Baku Sumqayit Map

Historical region of Country

ERECHTHIUS of Antioch 5th c.. Miaphysite bishop of Antioch in Pisidia ca. 440, mentioned by Timothy Aelurus Timothy II of Alexandria in his great work against the Council of Chalcedon 451. We have two of his homilies: one on the Theophany PG 86, 3321b, preached at Constantinople before the patriarch Proclus 434 446 and translated into Syriac, Armenian and Arabic, and one on the Nativity, which has reached us only in a Syriac translation. Baku/Sumqayit Map In modern theological language, the term eschatology means the doctrine -logia of the last things ta eschata. The form evscatologi,a is not attested in the NT, nor does it appear in the Fathers. It was coined by Karl Gottlieb Bretschneider in an 1804 work to designate what was traditionally called novissimi, res novissimae J. Carmignac, Les dangers de l’eschatologie, 365ff.. Its conceptual sphere was then extended and broadened, esp. from the end of the 19th c., until it was dangerously confused with concepts from which it should have been kept rigorously distinct, such as messianism, apocalypticism, kingdom of God. Its use is thus not exempt from misunderstandings, Baku/Sumqayit Map which have led many scholars to advise against using the term J. Carmignac, Le mirage, 136-137. Its presence here thus requires further preliminary clarification and justification.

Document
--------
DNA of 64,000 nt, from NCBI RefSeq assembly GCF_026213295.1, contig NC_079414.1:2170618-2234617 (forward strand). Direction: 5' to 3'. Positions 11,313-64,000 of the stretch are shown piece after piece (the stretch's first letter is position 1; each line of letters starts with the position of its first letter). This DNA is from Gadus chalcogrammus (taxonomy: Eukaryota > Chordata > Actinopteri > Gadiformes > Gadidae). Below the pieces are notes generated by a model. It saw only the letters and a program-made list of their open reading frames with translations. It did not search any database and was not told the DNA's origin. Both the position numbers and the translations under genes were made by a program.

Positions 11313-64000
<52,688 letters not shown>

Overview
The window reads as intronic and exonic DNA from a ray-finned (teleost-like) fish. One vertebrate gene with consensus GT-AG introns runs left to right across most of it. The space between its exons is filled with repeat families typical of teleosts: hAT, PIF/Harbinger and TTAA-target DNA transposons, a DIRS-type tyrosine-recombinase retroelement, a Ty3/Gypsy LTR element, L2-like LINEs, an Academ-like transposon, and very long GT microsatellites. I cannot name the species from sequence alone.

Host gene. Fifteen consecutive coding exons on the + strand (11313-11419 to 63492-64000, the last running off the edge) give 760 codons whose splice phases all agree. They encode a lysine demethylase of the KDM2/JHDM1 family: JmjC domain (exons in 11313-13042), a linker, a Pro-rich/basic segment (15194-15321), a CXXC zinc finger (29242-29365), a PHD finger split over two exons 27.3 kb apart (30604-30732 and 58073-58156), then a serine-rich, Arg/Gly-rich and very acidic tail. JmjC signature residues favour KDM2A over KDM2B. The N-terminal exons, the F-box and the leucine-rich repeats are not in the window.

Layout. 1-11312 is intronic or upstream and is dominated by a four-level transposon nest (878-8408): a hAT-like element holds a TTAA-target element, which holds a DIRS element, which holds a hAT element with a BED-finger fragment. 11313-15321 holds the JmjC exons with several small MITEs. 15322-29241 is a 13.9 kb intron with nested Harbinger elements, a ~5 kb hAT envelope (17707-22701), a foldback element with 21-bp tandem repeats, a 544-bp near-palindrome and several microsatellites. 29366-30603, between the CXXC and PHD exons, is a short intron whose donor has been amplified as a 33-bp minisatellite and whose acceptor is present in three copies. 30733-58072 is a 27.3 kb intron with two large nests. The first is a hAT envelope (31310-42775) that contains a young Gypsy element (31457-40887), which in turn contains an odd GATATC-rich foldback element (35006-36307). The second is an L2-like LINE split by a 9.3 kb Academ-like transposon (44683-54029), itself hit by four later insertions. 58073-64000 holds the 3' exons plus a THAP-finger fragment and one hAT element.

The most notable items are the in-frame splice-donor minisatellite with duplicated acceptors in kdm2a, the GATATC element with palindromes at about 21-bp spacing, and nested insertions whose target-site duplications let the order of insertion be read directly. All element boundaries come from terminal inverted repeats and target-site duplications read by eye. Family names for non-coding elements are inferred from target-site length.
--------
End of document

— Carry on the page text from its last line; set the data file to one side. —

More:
Modern scholars are not always agreed on the contents that should be included in the concept of eschatology. They oscillate between positions that limit its content to three eschata parousia, resurrection, judgment, and more elastic and extended definitions that add themes like death, damnation, purgatory, the end of the world, beatitude, the offering to the Father. The meaning used here will be the traditional one. The term eschatology will thus indicate a group of final events concerning humanity’s end both individually individual eschatology and collectively collective eschatology and the end of the world cosmic eschatology. For specific treatment of the various eschatological themes, Baku/Sumqayit Map see the following entries: for cosmic eschatology, see apokatastasis, cosmos; for individual eschatology, see resurrection, refrigerium, purgatory, paradise; for collective eschatology, see millenarism, parousia, judgment. The following considerations, with no claim to system or completeness, aim to identify some premises of the Fathers’ eschatological beliefs and to provide some interpretative ideas that may serve to connect the various themes.

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